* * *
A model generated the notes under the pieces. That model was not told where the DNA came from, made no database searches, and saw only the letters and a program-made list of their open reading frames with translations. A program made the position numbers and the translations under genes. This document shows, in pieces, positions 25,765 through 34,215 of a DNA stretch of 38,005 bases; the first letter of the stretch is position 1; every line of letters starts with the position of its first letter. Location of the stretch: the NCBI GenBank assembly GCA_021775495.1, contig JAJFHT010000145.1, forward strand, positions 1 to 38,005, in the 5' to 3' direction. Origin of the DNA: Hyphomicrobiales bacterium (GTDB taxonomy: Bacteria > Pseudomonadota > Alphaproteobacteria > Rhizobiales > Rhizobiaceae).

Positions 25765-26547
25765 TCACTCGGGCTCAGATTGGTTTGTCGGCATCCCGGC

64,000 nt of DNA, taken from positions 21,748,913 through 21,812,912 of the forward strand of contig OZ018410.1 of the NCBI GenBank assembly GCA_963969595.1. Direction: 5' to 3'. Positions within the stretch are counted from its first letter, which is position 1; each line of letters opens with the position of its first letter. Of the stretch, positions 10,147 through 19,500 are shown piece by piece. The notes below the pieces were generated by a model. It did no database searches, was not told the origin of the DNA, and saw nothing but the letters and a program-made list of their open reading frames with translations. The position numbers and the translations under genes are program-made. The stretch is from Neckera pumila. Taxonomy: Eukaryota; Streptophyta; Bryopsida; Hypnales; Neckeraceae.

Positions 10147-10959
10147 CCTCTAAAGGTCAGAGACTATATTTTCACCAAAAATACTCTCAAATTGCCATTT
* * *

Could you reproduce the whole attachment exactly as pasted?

A model generated the notes under the pieces. That model was not told where the DNA came from, made no database searches, and saw only the letters and a program-made list of their open reading frames with translations. A program made the position numbers and the translations under genes. This document shows, in pieces, positions 25,765 through 34,215 of a DNA stretch of 38,005 bases; the first letter of the stretch is position 1; every line of letters starts with the position of its first letter. Location of the stretch: the NCBI GenBank assembly GCA_021775495.1, contig JAJFHT010000145.1, forward strand, positions 1 to 38,005, in the 5' to 3' direction. Origin of the DNA: Hyphomicrobiales bacterium (GTDB taxonomy: Bacteria > Pseudomonadota > Alphaproteobacteria > Rhizobiales > Rhizobiaceae).

Positions 25765-26547
25765 TCACTCGGGCTCAGATTGGTTTGTCGGCATCCCGGC

64,000 nt of DNA, taken from positions 21,748,913 through 21,812,912 of the forward strand of contig OZ018410.1 of the NCBI GenBank assembly GCA_963969595.1. Direction: 5' to 3'. Positions within the stretch are counted from its first letter, which is position 1; each line of letters opens with the position of its first letter. Of the stretch, positions 10,147 through 19,500 are shown piece by piece. The notes below the pieces were generated by a model. It did no database searches, was not told the origin of the DNA, and saw nothing but the letters and a program-made list of their open reading frames with translations. The position numbers and the translations under genes are program-made. The stretch is from Neckera pumila. Taxonomy: Eukaryota; Streptophyta; Bryopsida; Hypnales; Neckeraceae.

Positions 10147-10959
10147 CCTCTAAAGGTCAGAGACTATATTTTCACCAAAAATACTCTCAAATTGCCATTT